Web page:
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2014 MLB Free Agent Profile: Grant Balfour

Balfour and his rage would be fun to see at Citi Field, but the Mets have more pressing needs this winter.

Rob Carr

Grant Balfour hails from Sydney, Australia. He came up with the Minnesota Twins in 2001 and battled injuries and control issues before re-establishing himself with the Tampa Bay Rays, highlighted by a dominant 2008 campaign that saw him record a 1.54 ERA, 0.89 WHIP, and average 12.7 strikeouts per nine innings in 51 games out of the pen. He didn’t get a shot to close games full-time until 2012 with the Oakland A’s, and he took the job and ran with it, posting a 2.56 ERA with 62 saves over the past two seasons.

Balfour knows how to strike people out. He has averaged more than a whiff per inning in his career and 10.3 per nine innings in 2013. While nowhere near as wild as he was early in his career (7.3 walks per nine innings in 2007), his 3.9 walk rate is still a bit higher than you’d like to see.

Balfour, 35, relies largely on his low-to-mid-90s heat and spitfire attitude, the latter most recently resulting in a bench-clearing altercation with Victor Martinez in this year's ALDS, when Balfour flipped out at Martinez for making eye contact with him after fouling off a pitch.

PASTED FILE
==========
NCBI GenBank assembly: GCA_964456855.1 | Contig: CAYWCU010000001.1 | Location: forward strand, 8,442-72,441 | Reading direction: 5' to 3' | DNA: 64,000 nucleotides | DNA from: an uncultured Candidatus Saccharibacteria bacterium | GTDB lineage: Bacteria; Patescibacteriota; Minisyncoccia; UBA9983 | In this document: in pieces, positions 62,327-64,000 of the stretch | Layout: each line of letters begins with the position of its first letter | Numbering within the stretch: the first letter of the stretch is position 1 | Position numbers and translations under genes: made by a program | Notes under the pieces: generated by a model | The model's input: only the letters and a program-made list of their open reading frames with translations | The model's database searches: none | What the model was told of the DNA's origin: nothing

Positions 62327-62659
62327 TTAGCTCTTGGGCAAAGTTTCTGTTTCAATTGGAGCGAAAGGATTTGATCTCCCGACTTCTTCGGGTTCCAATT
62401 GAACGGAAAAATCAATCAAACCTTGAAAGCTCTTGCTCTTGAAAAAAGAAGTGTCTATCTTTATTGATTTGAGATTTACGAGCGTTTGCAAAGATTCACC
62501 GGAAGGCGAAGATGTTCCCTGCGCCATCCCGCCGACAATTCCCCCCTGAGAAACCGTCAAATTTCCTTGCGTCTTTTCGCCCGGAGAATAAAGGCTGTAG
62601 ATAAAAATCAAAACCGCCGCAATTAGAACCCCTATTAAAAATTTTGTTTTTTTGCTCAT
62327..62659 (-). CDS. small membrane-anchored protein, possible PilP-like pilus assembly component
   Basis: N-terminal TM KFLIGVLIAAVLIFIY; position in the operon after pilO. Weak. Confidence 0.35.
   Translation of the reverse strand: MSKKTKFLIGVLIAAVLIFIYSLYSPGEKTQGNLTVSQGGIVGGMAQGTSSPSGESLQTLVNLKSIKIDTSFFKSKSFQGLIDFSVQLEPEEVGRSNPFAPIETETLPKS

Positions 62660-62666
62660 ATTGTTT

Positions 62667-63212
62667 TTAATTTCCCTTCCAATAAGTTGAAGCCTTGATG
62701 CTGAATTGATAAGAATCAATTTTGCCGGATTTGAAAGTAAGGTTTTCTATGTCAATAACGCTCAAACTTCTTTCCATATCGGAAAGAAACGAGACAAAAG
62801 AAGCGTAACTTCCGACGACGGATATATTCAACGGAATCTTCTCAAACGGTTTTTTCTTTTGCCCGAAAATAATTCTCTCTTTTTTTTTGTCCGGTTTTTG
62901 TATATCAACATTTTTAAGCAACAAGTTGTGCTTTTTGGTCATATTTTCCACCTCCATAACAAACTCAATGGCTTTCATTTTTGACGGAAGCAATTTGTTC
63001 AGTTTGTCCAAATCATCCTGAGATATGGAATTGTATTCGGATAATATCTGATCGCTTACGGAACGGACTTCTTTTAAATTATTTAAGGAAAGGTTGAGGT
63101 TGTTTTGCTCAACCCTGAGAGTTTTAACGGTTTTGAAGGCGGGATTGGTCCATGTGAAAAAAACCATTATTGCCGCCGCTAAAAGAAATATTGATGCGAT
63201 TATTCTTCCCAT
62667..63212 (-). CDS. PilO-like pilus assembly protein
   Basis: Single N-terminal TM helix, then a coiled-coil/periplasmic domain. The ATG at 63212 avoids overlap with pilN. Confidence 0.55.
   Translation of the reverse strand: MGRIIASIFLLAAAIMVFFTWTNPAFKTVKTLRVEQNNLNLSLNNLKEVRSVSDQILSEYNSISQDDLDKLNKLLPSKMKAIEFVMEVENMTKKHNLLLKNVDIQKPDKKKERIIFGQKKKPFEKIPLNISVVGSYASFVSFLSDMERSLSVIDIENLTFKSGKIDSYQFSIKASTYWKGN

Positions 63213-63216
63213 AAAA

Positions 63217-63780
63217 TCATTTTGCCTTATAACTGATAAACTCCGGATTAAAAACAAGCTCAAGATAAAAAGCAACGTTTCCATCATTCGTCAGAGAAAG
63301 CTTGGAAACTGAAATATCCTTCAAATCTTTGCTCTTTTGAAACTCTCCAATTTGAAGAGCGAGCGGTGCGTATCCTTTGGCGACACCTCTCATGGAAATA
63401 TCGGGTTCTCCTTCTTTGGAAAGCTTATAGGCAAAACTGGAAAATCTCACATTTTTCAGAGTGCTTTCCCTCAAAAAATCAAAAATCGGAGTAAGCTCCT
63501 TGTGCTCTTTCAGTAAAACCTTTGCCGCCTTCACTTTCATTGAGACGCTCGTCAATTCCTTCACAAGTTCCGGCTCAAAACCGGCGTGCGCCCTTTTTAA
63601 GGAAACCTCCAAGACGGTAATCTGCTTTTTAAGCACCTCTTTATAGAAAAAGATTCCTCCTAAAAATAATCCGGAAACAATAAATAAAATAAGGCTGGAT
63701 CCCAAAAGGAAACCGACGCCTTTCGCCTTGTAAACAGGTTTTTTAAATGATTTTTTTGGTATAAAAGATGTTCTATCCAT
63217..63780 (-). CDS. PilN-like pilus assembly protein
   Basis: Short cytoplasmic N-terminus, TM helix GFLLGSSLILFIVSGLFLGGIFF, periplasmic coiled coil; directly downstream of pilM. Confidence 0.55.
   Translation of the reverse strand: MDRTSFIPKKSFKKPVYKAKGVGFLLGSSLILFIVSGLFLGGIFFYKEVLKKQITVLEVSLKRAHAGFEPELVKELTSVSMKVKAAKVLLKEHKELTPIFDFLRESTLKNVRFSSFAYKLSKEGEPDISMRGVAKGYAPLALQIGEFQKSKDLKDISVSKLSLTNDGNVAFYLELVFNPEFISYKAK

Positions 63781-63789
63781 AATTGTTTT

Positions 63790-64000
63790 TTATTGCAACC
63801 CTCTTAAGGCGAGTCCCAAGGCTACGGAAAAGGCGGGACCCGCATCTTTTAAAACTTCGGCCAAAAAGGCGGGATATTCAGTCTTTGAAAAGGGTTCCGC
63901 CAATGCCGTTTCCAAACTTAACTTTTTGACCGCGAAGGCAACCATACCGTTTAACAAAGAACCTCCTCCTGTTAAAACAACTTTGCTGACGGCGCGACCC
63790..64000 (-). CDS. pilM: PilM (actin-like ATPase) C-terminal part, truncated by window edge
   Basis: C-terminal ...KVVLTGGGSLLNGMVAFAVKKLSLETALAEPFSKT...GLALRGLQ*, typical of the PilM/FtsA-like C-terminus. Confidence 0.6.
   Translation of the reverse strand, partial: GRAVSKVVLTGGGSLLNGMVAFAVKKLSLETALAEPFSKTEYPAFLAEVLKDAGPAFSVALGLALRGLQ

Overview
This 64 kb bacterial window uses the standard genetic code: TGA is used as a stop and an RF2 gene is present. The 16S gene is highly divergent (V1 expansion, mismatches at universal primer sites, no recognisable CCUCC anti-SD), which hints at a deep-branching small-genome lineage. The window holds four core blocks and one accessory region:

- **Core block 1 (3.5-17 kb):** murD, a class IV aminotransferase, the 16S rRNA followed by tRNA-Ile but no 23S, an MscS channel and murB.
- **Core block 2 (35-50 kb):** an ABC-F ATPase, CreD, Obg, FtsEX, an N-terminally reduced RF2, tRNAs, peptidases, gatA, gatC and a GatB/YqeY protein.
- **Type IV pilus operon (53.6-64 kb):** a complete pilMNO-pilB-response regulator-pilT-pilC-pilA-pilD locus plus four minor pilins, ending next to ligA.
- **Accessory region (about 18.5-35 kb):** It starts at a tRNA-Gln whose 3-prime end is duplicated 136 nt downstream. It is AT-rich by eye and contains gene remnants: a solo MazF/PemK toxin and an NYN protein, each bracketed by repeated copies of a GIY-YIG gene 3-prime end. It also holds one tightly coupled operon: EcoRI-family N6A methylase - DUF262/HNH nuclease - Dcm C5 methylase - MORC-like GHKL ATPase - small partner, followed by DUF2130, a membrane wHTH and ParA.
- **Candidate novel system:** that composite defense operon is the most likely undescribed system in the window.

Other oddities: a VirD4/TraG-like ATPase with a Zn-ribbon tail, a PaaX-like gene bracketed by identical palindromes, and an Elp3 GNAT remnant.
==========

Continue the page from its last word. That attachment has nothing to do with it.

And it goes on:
The Cost

Balfour earned $12.25 million over the past three years with Oakland, and he’s coming off two of his best seasons and his only two as a closer. Effectively pitching the ninth inning raises the price tag quite a bit, with free agent closers routinely nabbing quite a bit above what Balfour made with Oakland.

The Fit

Balfour has been an effective reliever and would be a nice addition to any bullpen, but his fit with the Mets is a bit mixed. Good closers tend to land lucrative free agent deals, and with Bobby Parnell posting a lower 2013 WHIP and ERA than Balfour, the Mets don’t need a closer.

The question then becomes whether Balfour’s late-inning contributions are worth the price. While it’d be great to have someone like him to solidify the bullpen, the Mets have a number of more pressing needs, particularly at shortstop, first base, outfield, and even the starting rotation. The Mets could re-sign LaTroy Hawkins for less than what it would take to land Balfour and rely on a combination of promising young arms like Jeurys Familia and Vic Black and less expensive free agent signings.